One of the most frequently deployed Hollywood contrivances is how the good guys’ bullets always hit and instantly kill their targets, while the bad guys can’t hit the broad side of a barn from inside the barn. Well, what happens when a movie is a shoot-’em-up populated entirely by bad guys?
“Free Fire” explores this nugget of an idea, developing its own set of darkly comic, nigh-absurdist contrivances as an arms deal inside an empty factory goes south, and the involved ne’er-do-wells prove to be anti-John Wicks, unable to make a kill shot when their lives depend on it. Their bullets graze or wound, nicking shoulders and skulls, hitting meat and not organs, leaving every participant wounded and cowering behind bits of scenery to reload, army-crawling through dust and broken glass for an advantageous tactical angle. Anyone else see the irony in a group of scumbags buying and selling guns, but showing blatant incompetence when it comes to using them?
Director and co-writer Ben Wheatley (“High-Rise,” “Kill List”) crafts a multi-hyphenated period-noir-crime-comedy that gets by on its verbal and visual cleverness, and feels like a Quentin Tarantino screenplay pared down to one-liners and action. As bullets and quips zing by, in the back of my head I heard Steve Buscemi’s “Reservoir Dogs” character Mr. Pink lamenting about how none of these twits is an expletive-deleted professional.
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Writing with frequent creative partner Amy Jump, Wheatley assembles a colorful cast of eccentric character actors, including Sharlto Copley, Brie Larson, Armie Hammer, Michael Smiley, Cillian Murphy, Babou Ceesay and Jack Reynor. The movie is so bare-bones, it strips characters down to witty quips: “He was misdiagnosed as a child genius, and never got over it,” “I’m not dead, I’m just regrouping.” And as movies simmering in their own ironic detachment so often go, it’s about its technical achievements and subversions more than the people in it. The script is roughly three-quarters profanity and moaning, and the rest is the type of sagacious dialogue. If there’s anything resembling an emotion in the movie, it’s cynicism; take its most gruesomely violent scene, played for laughs because it features the satiric use of John Denver’s mushy easy-listening hit “Annie’s Song.”
Only Copley, the South African star of “District 9,” really stands out, playing a vain, meticulously groomed clown; we laugh at him because it’s funny to see his swanky leisure suit get bloody and dirty. When he’s nicked with a bullet, he overreacts: “It’s mostly the suit,” is the assessment of his wound. He’s the seller, and Murphy and Smiley are the Irish buyers. Larson, an Oscar winner for 2015’s “Room,” is friends of both parties – it’s clear Copley and Murphy are attracted to her. Hammer is the broker, a tall drink of water who smells nice, we learn, because he uses beard oil.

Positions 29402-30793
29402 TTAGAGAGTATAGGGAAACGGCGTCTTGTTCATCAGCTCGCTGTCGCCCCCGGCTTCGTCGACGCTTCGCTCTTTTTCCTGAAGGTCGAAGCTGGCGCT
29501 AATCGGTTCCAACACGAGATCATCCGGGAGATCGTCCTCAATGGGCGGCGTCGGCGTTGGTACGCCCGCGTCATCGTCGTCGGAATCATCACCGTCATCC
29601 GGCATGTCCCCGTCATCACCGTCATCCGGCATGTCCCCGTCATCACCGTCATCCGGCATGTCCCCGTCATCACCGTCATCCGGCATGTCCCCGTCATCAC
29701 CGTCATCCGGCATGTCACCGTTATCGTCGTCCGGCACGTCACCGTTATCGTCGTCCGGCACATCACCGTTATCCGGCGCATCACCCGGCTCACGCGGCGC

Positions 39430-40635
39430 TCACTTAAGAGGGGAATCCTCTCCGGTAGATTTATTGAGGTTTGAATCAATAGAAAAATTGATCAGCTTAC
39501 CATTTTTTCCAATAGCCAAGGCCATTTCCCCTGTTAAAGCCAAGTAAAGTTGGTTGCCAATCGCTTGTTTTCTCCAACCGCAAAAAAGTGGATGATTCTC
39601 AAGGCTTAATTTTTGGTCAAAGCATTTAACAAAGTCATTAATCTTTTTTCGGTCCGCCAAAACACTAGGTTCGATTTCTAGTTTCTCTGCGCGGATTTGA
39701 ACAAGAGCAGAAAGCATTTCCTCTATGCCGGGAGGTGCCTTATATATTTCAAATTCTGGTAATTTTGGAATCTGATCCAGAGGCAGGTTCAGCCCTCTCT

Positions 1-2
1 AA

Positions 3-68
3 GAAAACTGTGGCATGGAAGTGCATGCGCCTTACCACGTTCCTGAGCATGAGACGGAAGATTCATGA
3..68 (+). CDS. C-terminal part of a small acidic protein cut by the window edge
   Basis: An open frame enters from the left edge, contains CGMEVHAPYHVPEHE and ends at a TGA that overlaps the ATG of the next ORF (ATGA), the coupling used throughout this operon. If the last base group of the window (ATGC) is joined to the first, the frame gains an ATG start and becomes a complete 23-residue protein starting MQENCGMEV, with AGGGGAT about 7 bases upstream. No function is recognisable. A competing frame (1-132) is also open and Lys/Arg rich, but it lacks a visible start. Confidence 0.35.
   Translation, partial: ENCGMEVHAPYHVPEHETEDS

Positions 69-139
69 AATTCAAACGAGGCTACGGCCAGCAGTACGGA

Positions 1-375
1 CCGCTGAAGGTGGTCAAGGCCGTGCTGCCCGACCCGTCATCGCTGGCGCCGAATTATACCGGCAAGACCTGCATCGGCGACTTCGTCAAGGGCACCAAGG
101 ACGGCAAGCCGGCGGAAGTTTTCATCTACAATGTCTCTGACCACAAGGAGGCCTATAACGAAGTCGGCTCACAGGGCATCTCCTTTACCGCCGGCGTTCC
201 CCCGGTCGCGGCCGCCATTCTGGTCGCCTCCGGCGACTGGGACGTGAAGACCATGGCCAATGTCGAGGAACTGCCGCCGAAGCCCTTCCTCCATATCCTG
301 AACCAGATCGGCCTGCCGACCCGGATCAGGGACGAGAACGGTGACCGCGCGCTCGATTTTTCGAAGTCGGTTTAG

In their employ are lesser goons, goofballs and junkies and hotheads hired to drive the vans and schlep crates full of guns and ammo. On one side is a black eye from the night before, on the other, a set of scraped-up knuckles – call it foreshadowing for the inevitable. I liked how the playing field is leveled when all heck breaks loose, and everyone, from the hired help to the relative braintrust, is wounded and desperate; they’re all morons with bad aim.
I was amused by “Free Fire,” impressed by Wheatley’s creative exploitation of a single set piece, and his ability to nurture tension and deflate it with a few well-timed laughs. But ultimately, I was ambivalent, by turns engaged and disengaged. At least no one who was hit with a bullet flew backwards several yards through a plate-glass window, something we’ve seen a million-zillion times in bigger, dumber, less ambitious, even more cynical movies.
FILM REVIEW: ‘Free Fire’
2.5 stars (out of 4)
MPAA rating: R for strong violence, pervasive language, sexual references and drug use.
Cast: Sharlto Copley, Brie Larson, Armie Hammer, Cillian Murphy
Director: Ben Wheatley
Run time: 90 minutes
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'Free Fire' movie review: Bullets and zingers fly in cynical shoot-'em-up by: Greezoo published: